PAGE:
I hope you enjoy taking a closer look at some of the things I find interesting.
- North America (155)
- South America (171)
- Amphibians (10)
- Frogs and Toads (10)
- Arachnids (41)
- Fungi (3)
- Insects (215)
- Ants, Bees, Wasps and Relatives (44)
- Barklice (1)
- Beetles (27)
- Butterflies and Moths (55)
- Cockroaches (2)
- Dragonflies (1)
- Earwigs (1)
- Flies (20)
- Grasshoppers and Relatives (9)
- Mantids (3)
- Net-winged Insects (7)
- Termites (5)
- Thrips (1)
- True Bugs (57)
- Walkingsticks (1)
- Webspinners (1)
- Mammals (2)
- Millipedes (1)
- Polyxenids (1)
- Plants (3)
- Reptiles (13)
- Velvet Worms (3)
- Amphibians (10)
This wandering spider in the family Ctenidae was spotted at the base of a large tree.
The large palps leave no doubt that this is a male.
The eye arrangement was my first clue to the family. They also have a deep groove along the mid-line of the carapace, called a fovea, just barely visible in these photos.
I wasn’t able to identify this one any further than family. It’s quite a large spider though. The body measured 25mm (~1″) and with legs it was around 80mm (~3″).
Some species of Ctenidae have a nasty reputation. Suspecting at the time that this was a Ctenid, I kept a respectful distance.
I thought it would be difficult to identify this skink, but it turns out there are only three skinks in Costa Rica. Only two of those occur in the area I was in. And only one, Mabuya unimarginata, is bronzed like this one.
Chiefly arboreal, this one was nonetheless basking on a log near the ground.
See more images of this species here.
I photographed this slender anole, Norops limifrons, not long after sunset. This species is common and abundant in Costa Rica. It ranges from Mexico to Panama.
According to Leenders, observations suggest that this species mates for life, a rare behavior for a lizard. Energy otherwise spent by the male on defending a territory against other males is instead spent on maintaining the relationship with the female. The male and female stick together, usually never more than a few meters apart.Â If I’d known this at the time, I’d have looked around for this one’s mate.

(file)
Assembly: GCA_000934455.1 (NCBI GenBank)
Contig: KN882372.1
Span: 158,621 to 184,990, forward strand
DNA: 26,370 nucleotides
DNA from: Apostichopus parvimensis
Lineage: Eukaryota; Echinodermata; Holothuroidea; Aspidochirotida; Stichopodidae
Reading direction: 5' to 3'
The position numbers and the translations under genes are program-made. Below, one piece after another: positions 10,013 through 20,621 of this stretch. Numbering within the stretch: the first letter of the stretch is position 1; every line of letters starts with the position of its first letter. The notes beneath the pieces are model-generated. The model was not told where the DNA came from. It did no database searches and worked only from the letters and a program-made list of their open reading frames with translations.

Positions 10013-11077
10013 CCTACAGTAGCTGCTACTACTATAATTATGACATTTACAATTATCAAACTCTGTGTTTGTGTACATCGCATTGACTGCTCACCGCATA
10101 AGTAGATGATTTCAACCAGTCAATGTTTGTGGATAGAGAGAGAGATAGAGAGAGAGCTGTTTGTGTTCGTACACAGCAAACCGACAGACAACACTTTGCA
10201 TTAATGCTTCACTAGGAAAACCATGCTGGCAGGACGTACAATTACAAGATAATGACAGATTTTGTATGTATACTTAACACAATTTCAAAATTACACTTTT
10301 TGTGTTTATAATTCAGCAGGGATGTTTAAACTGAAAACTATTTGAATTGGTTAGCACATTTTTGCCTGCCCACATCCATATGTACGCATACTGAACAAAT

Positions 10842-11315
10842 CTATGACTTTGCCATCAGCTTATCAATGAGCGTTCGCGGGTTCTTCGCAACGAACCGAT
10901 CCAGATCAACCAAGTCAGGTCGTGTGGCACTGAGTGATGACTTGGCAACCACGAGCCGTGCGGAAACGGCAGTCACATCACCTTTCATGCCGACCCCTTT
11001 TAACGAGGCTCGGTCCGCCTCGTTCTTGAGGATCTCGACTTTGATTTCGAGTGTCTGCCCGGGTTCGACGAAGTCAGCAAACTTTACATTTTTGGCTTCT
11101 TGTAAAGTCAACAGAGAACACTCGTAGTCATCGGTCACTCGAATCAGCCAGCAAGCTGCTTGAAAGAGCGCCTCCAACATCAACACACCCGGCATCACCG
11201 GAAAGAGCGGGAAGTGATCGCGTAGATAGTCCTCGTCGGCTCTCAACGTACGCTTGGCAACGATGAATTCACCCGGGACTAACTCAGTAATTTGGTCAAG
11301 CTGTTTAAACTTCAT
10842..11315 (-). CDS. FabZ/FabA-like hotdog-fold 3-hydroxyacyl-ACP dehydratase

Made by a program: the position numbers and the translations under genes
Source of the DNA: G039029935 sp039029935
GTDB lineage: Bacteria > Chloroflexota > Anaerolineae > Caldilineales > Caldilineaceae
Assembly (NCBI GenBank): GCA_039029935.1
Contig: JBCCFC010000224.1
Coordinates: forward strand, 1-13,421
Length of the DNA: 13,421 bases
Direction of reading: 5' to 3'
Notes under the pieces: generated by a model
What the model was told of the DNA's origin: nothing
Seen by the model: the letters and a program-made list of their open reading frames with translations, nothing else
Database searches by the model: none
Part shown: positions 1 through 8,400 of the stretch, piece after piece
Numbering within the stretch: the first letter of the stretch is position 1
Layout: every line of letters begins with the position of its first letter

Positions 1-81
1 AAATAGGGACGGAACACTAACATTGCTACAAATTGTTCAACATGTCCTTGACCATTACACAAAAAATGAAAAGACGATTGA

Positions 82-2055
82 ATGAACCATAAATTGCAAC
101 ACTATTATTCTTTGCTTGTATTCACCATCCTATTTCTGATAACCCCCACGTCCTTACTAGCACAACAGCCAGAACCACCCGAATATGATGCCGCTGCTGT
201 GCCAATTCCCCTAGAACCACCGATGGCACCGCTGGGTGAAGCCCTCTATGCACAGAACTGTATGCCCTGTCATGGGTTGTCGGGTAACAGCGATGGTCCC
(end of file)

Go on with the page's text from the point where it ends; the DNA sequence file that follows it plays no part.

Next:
I thought this was perhaps an Eleutherodactylus species in the family Leptodactylidae. That determination was based mainly on the pads visible on the undersides of the hands and feet.
I asked Brian Kubicki for his opinion, and he said this is Craugastor polyptychus. That last link notes that this species was recently split fromÂ Eleutherodactylus bransfordii, so I guess was on the right track.
Looking around on the internet, it looks like the two species are separated by elevation, with this species occurring at lower elevations.
I have no idea what kind of moth this is, but I like its attempt to look very unlike a moth.
This true bug in the family Coreidae is probably Leptoscelis tricolor. It’s #5 on this plate from the electronic Biologia Centrali-Americana. It also matches these photos from the Smithsonian Tropical Research Bocas del Toro Species Database (Bocas del Toro is only 30 miles or so from where I took this photo). Finally, the Costa Rica Biodiversity Portal only shows two species for this genus. These photos from STRI eliminate the other species, Leptoscelis quadrisignata.
This coreid is commonly known as the heliconia bug simply because it’s often found feeding on heliconias.
What do you make of this exuvia? I found it just like this, sticking out of a large downed tree spanning a small creek.
Not sure if you can tell, but there’s a few small horns on the side and then one larger forked horn extending out from the bottom. Whatever left it squeezed out through a split on the top.
It measured 10mm in diameter, and there’s about 18mm extended out of the tree. I carefully pulled the rest out, and it measured 45mm long overall.
Even the rear end is somewhat bizarre looking.
Underneath that elaborate waxy shelter lies a planthopper nymph.
Both commenters on the last identification challenge correctly identified the critter above as a planthopper in the family Derbidae.
At a glance, you might mistake these hemipterans for lepidopterans. The first thing you might notice as being a bit off are those antennae. If you look closely enough, you’ll see the typical hemipteran rostrum.
Here’s another one, with what appears to be an abdominal injury.
I noticed a plant whose large leaves had been eaten right down to the leaf ribs. Curiously, portions near the tips had been folded over. I couldn’t resist opening one of those up.
The pupa shown above is what I found inside. The caterpillar’s last head capsule is still attached.Â The pupa is flipped in the photo above because I opened up the leaf. Normally it would be suspended inside by that thread.
For some reason, the head end of the pupa reminds me of a walrus’s head.
There were quite a few other folded-over leaves, but I was too late to find a caterpillar still fattening itself up.